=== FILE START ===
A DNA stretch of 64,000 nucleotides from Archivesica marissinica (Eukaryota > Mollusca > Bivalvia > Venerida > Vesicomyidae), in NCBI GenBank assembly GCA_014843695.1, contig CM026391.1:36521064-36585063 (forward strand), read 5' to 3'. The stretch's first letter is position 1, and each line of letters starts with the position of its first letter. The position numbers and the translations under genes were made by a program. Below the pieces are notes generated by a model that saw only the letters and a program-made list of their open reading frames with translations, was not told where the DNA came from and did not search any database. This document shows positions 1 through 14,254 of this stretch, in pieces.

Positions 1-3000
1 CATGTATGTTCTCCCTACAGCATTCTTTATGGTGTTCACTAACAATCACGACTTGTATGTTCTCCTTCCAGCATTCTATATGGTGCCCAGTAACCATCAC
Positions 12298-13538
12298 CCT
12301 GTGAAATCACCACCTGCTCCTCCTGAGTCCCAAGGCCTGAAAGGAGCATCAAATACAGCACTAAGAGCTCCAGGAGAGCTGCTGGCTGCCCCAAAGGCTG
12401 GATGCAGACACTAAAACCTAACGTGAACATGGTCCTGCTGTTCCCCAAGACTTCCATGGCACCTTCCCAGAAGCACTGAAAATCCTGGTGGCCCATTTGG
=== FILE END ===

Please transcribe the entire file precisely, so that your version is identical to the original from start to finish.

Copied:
A DNA stretch of 64,000 nucleotides from Archivesica marissinica (Eukaryota > Mollusca > Bivalvia > Venerida > Vesicomyidae), in NCBI GenBank assembly GCA_014843695.1, contig CM026391.1:36521064-36585063 (forward strand), read 5' to 3'. The stretch's first letter is position 1, and each line of letters starts with the position of its first letter. The position numbers and the translations under genes were made by a program. Below the pieces are notes generated by a model that saw only the letters and a program-made list of their open reading frames with translations, was not told where the DNA came from and did not search any database. This document shows positions 1 through 14,254 of this stretch, in pieces.

Positions 1-3000
1 CATGTATGTTCTCCCTACAGCATTCTTTATGGTGTTCACTAACAATCACGACTTGTATGTTCTCCTTCCAGCATTCTATATGGTGCCCAGTAACCATCAC
Positions 12298-13538
12298 CCT
12301 GTGAAATCACCACCTGCTCCTCCTGAGTCCCAAGGCCTGAAAGGAGCATCAAATACAGCACTAAGAGCTCCAGGAGAGCTGCTGGCTGCCCCAAAGGCTG
12401 GATGCAGACACTAAAACCTAACGTGAACATGGTCCTGCTGTTCCCCAAGACTTCCATGGCACCTTCCCAGAAGCACTGAAAATCCTGGTGGCCCATTTGG